Sunday Sanity Break, 14 January 2018 - economic outlook
House prices in Australia have stabilised, on some measures falling, certainly soggy on Australia's East and South-east coasts. Mrs T is watching in Melbourne prices closely and can quote examples of houses that fail to sell at auction, then get listed at still high prices and then are sold one or two hundred $s lower than the listed price. This is a great change from selling at auction $500 K above the listed prices. (Interest here is in the $1 M =/- $200 K range.0
Mrs T says it will be time to buy in six months or so, but recalls when we purchased during the recession the problem was supply, which many sellers going to ground. Now of course a much higher number of people with mortgages are already at a point of 'extreme pain' and will be forced to sell.
The Aussie dollar is again going through a period of strength, mostly due one assumes because commodity prices have been higher than expected. Another reason that we consider a tax on capital inflow. US cash rates of interest are now (due to recent rises) about Aussie levels. With US cash rates currently due to rise further this year, with just one possible rise from Martin Place, the Aussie should be falling and some experts expect a big fall in the mighty Aussie.
Globally, the asset inflation story is still about shares. Despite slowly rising interest rates in the USA, share prices keep on rising. This would very likely to have continued if Janet Yellen had still been US Fed chief, but her replacement, Jerome Powell may have different thoughts. But if he keeps to the Yellen playbook that he supported before being nominated there should be three more 25 basis point increases in US cash rates in 2018 and this should finally be able to at least begin to take some air out of the share market tyres.
Monetary policy cannot serve two (or three) masters. US prudential policy is meant to quall increases in US share prices, but rising cash interest rates will provide supporting policy. In Australia, cash interest rates are focussed on consumer inflation on the grounds that will keep the overall economy in reasonable shape. APRA's prudential policy is supposedly focussed on house prices, and recent APRA efforts have reined in bank lending for housing.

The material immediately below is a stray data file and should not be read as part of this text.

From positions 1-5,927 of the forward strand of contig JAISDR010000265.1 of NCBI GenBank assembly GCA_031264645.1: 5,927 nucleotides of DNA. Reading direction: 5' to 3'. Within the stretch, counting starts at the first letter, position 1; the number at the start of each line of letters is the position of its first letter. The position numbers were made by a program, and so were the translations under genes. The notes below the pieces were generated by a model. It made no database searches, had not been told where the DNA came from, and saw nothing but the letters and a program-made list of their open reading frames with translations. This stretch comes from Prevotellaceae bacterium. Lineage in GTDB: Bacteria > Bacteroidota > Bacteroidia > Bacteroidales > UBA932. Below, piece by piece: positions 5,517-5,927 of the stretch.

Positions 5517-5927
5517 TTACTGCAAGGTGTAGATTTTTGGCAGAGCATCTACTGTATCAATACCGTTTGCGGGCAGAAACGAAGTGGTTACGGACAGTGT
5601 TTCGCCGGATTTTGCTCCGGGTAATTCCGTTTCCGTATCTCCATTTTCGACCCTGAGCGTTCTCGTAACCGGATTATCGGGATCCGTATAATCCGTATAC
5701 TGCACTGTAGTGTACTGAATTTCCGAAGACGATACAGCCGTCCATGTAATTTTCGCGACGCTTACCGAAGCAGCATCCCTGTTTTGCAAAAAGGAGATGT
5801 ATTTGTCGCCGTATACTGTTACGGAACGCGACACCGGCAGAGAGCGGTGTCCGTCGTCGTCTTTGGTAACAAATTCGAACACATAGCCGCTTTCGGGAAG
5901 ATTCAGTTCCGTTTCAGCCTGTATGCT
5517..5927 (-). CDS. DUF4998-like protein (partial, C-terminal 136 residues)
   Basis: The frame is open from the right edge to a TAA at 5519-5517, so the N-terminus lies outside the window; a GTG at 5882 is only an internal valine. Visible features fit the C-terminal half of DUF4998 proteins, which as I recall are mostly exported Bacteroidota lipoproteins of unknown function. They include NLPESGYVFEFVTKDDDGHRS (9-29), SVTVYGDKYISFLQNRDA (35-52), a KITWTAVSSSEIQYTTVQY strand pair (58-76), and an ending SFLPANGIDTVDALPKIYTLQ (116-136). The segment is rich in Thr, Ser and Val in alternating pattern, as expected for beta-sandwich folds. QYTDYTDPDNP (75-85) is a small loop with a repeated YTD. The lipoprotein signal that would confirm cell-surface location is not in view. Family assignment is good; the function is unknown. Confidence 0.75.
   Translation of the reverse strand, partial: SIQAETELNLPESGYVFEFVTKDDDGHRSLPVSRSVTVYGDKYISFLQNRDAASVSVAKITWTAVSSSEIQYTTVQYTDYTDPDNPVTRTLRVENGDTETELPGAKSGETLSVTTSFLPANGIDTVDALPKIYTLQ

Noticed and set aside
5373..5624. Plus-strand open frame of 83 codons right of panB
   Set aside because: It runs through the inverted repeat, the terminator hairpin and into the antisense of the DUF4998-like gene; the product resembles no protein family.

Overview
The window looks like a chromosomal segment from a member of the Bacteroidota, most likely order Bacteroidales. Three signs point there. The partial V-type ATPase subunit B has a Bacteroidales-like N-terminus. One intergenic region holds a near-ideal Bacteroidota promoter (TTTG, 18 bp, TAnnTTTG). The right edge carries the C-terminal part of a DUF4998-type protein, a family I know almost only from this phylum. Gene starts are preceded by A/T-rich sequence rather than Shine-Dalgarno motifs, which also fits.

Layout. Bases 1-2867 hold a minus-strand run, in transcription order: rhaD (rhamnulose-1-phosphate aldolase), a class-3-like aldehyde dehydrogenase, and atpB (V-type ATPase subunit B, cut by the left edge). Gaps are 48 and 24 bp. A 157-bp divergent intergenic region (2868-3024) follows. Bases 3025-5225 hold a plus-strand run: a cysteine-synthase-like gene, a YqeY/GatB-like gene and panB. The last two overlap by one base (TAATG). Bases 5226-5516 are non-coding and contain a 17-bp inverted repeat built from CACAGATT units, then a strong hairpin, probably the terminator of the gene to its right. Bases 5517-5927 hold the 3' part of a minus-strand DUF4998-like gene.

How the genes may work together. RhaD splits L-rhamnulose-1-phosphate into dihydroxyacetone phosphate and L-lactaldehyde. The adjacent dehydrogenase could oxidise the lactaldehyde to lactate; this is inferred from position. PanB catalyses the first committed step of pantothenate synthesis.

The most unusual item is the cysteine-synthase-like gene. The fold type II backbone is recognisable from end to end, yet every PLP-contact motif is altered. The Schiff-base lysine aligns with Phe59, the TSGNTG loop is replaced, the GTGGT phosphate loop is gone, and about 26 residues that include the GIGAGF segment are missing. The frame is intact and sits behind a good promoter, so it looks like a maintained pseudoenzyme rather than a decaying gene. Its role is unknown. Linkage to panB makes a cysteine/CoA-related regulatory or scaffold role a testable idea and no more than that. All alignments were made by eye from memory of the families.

A third issue, an uncomfortably high exchange rate, needs a third policy. In 2013 this was recommended in one of Henry's articles in the OZ, linked here. So far the Aussie dollar has remained uncomfortably high, limiting Australia's international competitiveness, with no policy response except some feeble attempts to limit overseas (Chinese) house buying.
So it is beginning to look like a difficult year. Strong labor markets in both the USA and Australia are confusing officials, politicians and most journos. Strong growth of jobs is a result of unusual wage restraint, with wage restraint due to workers (and households) fears about their lack of market power. This means fear of job losses, with labor markets far more fragile than official estimates of numbers unemployed.
Fiona Prior mingles with mermaids at Sydney Festival’s Aquasonic. More here.
The sporting life
The test cricket ended with a 4 zip win over the pestiferous poms. Now there is a slight lull with only the ludicrous 'Big Bash' cricket to disturb us. But the bigtime tennis is about to start and loss of several bigtime players give Roger Federer a chance to add to his room full of trophies. Some hopes for young Aussies who have done well in satellite tournaments.
Soon the AFL will be starting its practice matches and naturally Henry will be rooting for Caaaaarlton! and providing clear-headed, if hopeful, comment.
Henry wishes all readers a happy and profitable new year.
Image of the week - Dream home for a young person